The first is that it fails to take into account the time value of money (TVM) and adjust the cash inflows accordingly. The TVM is the idea that the value of cash today will be worth more than in the future because of the present day’s earning potential. This analysis method is particularly helpful for smaller firms that need the liquidity provided by a capital investment with a short payback period.

  • Additional cash outflows may be required over time, and inflows may fluctuate in accordance with sales and revenues.
  • Machine X would cost $25,000 and would have a useful life of 10 years with zero salvage value.
  • As the payback period method is loved for its simplicity, it also extends to every aspect of the equation, naturally.
  • In other words, it takes four years to accumulate $16,000 in cash inflow from the embroidery machine and recover the cost of the machine.
  • The value of money can vary over time, especially when you are talking about steady, long-term investments.

One of the main advantages of the payback period is that it is simple to calculate and does not require much complexity. Determining which project will repay your capital soonest takes a relatively short time. If your investment finances are limited, you correctly eliminate projects with longer payback periods. The discounted payback period is often used to better account for some of the shortcomings, such as using the present value of future cash flows. For this reason, the simple payback period may be favorable, while the discounted payback period might indicate an unfavorable investment. Unlike other methods of capital budgeting, the payback period ignores the time value of money (TVM).

Advantages and Disadvantages of Payback Period Method

This means that the payback period does not account for the opportunity cost of capital, inflation, or interest rates. Another disadvantage of the payback period is that it ignores the cash flows that occur after the payback period. The payback period does not consider the profitability or return on investment of the project beyond the breakeven point.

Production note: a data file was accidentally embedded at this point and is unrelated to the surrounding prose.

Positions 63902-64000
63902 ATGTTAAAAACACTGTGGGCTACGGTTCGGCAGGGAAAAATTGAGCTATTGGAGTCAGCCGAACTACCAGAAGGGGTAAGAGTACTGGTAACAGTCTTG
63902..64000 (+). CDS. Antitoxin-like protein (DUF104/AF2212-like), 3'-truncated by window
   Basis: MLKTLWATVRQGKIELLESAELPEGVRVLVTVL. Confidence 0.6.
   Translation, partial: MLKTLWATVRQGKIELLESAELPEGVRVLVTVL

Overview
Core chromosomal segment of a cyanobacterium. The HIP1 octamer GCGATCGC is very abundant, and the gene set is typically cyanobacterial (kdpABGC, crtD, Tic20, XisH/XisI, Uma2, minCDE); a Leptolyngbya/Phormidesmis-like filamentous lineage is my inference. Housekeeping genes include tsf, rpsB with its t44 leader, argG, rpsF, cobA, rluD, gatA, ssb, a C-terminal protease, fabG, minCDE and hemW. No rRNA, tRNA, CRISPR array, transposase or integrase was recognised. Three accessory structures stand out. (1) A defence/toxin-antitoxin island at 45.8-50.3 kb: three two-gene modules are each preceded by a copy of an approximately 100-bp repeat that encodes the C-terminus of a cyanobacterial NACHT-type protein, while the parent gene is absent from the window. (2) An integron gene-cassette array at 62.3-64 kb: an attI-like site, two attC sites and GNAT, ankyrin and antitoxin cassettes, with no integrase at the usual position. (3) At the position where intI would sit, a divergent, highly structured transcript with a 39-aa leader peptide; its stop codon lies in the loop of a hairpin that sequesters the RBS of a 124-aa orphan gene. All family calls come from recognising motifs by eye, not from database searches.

• Many managers and investors thus prefer to use NPV as a tool for making investment decisions.
  • Getting repaid or recovering the initial cost of a project or investment should be achieved as quickly as it allows.
  • A shorter payback period means that the project recovers its initial cost faster, which reduces the exposure to uncertainty and volatility in the future cash flows.
  • The quicker a company can recoup its initial investment, the less exposure the company has to a potential loss on the endeavor.

The second project will take less time to pay back, and the company’s earnings potential is greater. Based solely on the payback period method, the second project is a better investment if the company wants to prioritize recapturing its capital investment as quickly as possible. Most capital budgeting formulas, such as net present value (NPV), internal rate of return (IRR), and discounted cash flow, consider the TVM.